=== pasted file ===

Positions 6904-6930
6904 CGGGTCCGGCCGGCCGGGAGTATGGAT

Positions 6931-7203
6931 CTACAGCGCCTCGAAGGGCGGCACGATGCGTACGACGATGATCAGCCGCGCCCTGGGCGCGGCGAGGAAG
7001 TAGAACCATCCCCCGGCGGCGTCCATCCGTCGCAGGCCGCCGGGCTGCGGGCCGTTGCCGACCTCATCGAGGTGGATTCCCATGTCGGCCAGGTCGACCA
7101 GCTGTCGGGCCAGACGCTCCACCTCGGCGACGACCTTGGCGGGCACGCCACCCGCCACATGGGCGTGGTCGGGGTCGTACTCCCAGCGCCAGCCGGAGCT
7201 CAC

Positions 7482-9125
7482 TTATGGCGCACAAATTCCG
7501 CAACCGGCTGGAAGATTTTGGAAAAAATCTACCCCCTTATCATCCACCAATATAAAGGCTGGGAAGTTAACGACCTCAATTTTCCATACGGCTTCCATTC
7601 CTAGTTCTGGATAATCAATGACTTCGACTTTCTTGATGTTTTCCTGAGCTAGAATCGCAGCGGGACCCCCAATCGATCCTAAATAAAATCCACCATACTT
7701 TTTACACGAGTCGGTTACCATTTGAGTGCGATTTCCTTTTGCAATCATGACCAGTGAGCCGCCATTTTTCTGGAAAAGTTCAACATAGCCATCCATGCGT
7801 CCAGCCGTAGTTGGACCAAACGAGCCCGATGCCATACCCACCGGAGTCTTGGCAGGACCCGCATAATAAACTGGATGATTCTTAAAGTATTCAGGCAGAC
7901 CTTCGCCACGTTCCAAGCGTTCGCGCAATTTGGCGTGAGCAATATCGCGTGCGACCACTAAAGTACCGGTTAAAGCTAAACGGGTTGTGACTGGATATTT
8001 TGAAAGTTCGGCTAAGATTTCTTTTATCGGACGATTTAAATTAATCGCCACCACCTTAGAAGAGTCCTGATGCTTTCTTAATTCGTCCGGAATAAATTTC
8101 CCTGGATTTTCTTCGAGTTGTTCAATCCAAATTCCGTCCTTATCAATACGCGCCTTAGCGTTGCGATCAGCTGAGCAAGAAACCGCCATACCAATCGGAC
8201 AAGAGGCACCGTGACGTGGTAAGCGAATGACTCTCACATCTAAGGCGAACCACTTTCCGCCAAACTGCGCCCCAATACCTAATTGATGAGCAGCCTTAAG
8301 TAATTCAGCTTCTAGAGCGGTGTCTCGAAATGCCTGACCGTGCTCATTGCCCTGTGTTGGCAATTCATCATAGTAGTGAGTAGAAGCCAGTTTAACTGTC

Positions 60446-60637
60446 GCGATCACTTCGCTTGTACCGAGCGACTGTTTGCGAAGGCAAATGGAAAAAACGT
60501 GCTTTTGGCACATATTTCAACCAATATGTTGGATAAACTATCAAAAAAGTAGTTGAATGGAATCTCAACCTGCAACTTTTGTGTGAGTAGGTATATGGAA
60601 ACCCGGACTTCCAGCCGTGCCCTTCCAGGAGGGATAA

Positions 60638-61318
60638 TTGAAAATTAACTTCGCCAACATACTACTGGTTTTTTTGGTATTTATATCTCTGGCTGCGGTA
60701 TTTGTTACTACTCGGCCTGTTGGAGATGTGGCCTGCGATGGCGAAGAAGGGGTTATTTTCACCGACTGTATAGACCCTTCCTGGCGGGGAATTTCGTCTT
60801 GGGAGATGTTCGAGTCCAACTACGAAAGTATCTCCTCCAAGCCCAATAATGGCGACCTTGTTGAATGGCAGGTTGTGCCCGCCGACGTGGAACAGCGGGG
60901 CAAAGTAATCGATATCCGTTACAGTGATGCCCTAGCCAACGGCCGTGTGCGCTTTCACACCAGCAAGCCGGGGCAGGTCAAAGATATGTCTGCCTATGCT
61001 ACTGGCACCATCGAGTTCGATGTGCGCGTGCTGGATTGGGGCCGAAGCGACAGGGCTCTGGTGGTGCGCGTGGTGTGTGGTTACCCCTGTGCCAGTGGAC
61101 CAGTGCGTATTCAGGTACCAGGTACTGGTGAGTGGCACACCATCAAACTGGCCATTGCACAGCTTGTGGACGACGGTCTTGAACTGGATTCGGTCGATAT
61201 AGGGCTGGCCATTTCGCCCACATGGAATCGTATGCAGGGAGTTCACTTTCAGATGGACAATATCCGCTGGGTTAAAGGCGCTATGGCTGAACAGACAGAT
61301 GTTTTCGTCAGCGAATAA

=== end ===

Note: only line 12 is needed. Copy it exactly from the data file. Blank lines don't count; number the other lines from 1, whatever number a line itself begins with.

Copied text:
7701 TTTACACGAGTCGGTTACCATTTGAGTGCGATTTCCTTTTGCAATCATGACCAGTGAGCCGCCATTTTTCTGGAAAAGTTCAACATAGCCATCCATGCGT